November 14, 2017 10:01 AM EST

One Tree Hill creator Mark Schwahn has been accused of sexual harassment and physical and emotional manipulation by 18 female cast and crew members who worked on the TV drama, including stars Sophia Bush and Hilarie Burton.

In a joint letter released Monday, the women said they “stand together in support” of One Tree Hill writer Audrey Wauchope, who over the weekend alleged on Twitter that she was subjected to unwanted touching and other forms of harassment by Schwahn, whom she did not refer to by name, while working on the series.

“I’m furious and sad and everything else for the women who have sat on that couch next to that man,” Wauchope tweeted. “And I’m furious and sad and everything else that years later I don’t feel safe to be able to do anything real about this and that it seems to be happening all over this town.”

The joint letter, which was first reported by Variety, asserts that “Schwahn’s behavior over the duration of the filming of One Tree Hill was something of an ‘open secret.’ Many of us were, to varying degrees, manipulated psychologically and emotionally. More than one of us is still in treatment for post-traumatic stress. Many of us were put in uncomfortable positions and had to swiftly learn to fight back, sometimes physically, because it was made clear to us that the supervisors in the room were not the protectors they were supposed to be. Many of us were spoken to in ways that ran the spectrum from deeply upsetting, to traumatizing, to downright illegal. And a few of us were put in positions where we felt physically unsafe. More than one woman on our show had her career trajectory threatened.”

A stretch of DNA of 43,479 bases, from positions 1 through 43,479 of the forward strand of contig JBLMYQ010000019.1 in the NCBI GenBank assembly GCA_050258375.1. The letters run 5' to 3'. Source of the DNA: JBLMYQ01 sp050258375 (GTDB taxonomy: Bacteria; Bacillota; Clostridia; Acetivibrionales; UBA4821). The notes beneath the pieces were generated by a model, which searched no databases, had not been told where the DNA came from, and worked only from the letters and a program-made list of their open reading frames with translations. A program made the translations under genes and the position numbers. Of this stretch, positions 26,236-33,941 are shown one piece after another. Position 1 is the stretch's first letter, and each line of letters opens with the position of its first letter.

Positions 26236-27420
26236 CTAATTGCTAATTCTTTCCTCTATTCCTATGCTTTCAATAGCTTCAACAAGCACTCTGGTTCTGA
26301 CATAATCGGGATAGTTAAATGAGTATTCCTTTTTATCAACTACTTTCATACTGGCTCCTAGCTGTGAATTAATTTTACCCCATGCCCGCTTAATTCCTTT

A representative for Schwahn did not immediately respond to EW’s request for comment about the allegations.

Schwahn created One Tree Hill and served as the showrunner. Airing from 2003 to 2012 on the WB and the CW, the series followed a group of North Carolina teenagers through their high school years, and later in their adult lives.

Schwahn’s current series, The Royals, airs on E!. A spokesperson for that network said in a statement to EW, “We are monitoring the information carefully. E!, Universal Cable Productions, and Lionsgate Television are committed to providing a safe working environment in which everyone is treated respectfully and professionally.”

Read the full joint letter below.

James Lafferty, Austin Nichols, and Stephen Colletti voiced solidarity with their female costars on Twitter Monday, all saying with “stand with” the women who spoke up. “I applaud every woman on OTH, every woman on earth, who stands up to a system that has failed them in the past and in this moment,” Lafferty wrote in part, while Nichols said, “We have to change. We have to be better. All of us. This is unacceptable.” Colletti addressed his female colleagues “who penned their letter with deep wounds,” saying he has “the utmost respect of your position in righting the wrongs you have endured. I stand for you, for better…”

See their full statements below.

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